Bikes, Bikes and More Bikes
Well, I've been a little absent, but I blame my absence on the title. And by blame, I mean celebrate. Nelson has been treating me well. The team at Gravity Nelson are fun mates to be around, the work environment bubbles with growth and support. My coaching delivery has gotten better with each lesson, as are my riding abilities. I am diving into opportunity after opportunity and although I still have the occasional mental battle, I have such a greater understanding of the positives of these challenges.
It's now less than two months before my daddio makes the journey South from Vancouver Island to meet me in New Zealand. Our adventure on the Tour Atearoa will be one for the books. I'm so excited and nervous. Each week I dig through more information, make more plans and wrap my brain around more logistics to try and make our trip smooth, stress-free and easy. There's a lot more than you think to just getting on your bike and riding across an entire country...
My boss at Gravity Nelson, has lent me his son's bike to use for the TA. It is a 2014 Santa Cruz High Ball - a hard tail, low travel, 29er. It's a little small for me, but I'm used to riding slightly small bikes and it weighs about as much as a feather. I recently bought a bunch of BlackBurn bike packing gear: a top tube bag, a small frame bag, a handle bar bag and a seat post bag (picture in next post). I have been toying with ideas of what to bring and how to pack. I don't need much to be happy and comfortable to be honest, but some of the gear I have is not ideal for sticking on my bike. For one, my sleeping bag is a half down/half synthetic, good to -14 degrees celsius beast. I was always proud of how small I could squash it into the compression sac...but it's too big for this trip. It takes up my whole handle bar bag - not good. So I'm on the hunt for a smaller sleeping bag. I know I won't need that kind of insulation, especially since I'll most-likely also be in a bivvy when we camp since I'm even ditching my one-person tent. I'll be tarping and bivvy-ing it, and I think my dad will do the same. We only plan on camping for maybe a third of the trip so it'll fine. It's crazy how much less you can bring if you don't have a pack. I still might bring a small pack but try to strap it to the seat post bag when not using it.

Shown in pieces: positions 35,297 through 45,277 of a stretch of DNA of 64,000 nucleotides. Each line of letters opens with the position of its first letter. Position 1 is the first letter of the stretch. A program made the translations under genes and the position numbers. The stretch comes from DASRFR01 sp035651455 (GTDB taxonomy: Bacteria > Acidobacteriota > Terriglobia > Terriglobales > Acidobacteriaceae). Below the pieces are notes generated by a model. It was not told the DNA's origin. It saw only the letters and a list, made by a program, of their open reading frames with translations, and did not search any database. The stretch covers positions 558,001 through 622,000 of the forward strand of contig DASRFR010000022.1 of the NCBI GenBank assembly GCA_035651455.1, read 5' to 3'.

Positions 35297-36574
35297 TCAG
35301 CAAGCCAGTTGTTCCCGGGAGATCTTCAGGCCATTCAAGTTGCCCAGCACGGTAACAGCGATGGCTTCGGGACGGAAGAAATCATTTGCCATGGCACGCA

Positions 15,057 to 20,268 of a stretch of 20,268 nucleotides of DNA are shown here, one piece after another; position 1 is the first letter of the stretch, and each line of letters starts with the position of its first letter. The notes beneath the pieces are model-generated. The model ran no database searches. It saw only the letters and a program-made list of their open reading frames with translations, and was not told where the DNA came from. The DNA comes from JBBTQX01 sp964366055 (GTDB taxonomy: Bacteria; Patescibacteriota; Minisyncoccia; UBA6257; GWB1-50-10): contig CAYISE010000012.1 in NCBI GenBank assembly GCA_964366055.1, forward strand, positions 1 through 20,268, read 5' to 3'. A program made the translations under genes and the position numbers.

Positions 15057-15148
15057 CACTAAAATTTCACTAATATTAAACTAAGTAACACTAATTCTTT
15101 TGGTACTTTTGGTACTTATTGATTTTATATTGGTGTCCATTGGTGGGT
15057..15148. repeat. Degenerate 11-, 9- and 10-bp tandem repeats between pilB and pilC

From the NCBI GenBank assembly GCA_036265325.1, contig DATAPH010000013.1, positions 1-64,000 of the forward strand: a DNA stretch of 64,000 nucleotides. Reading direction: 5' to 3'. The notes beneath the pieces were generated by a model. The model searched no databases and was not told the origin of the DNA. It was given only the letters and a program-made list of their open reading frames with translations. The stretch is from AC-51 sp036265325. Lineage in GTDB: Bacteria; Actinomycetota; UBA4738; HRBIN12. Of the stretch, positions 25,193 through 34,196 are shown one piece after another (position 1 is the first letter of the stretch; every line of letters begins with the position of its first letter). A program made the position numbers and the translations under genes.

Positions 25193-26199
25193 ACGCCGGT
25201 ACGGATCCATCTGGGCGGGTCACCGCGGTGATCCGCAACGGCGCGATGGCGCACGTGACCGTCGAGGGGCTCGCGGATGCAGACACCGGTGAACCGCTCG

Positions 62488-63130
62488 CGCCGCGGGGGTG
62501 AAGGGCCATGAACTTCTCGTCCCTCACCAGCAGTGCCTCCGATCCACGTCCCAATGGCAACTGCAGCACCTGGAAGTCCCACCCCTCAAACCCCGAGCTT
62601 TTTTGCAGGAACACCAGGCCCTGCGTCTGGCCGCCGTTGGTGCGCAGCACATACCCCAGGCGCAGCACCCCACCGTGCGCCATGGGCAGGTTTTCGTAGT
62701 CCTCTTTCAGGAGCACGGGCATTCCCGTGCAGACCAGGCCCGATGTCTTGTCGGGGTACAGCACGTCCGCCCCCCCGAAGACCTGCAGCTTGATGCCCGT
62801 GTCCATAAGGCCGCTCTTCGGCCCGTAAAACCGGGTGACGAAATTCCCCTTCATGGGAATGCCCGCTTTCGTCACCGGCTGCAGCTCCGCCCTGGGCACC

I've been exploring strategies to pick up potential sponsorships to make the trip easier and more affordable, along with building some sort of repertoire for my adventuring and travels. I know I have the right personality to be sponsored - I care a lot and I can work damn hard. I struggle with it because, although I thoroughly enjoy blogging and using social media as a way to inspire, motivate, showcase, and connect to family and friends back home (and those I meet along the way), I don't want social media to be my life and to be forced, and fake, and egotistical and promote brands and companies that I don't truly support. Also my audience isn't that big, and it kind of scares me to think that one day I might have 1 million people reading my blog, or looking at my pictures, or watching my videos, but then again, maybe that's what I'm supposed to do. Just thoughts, anyway.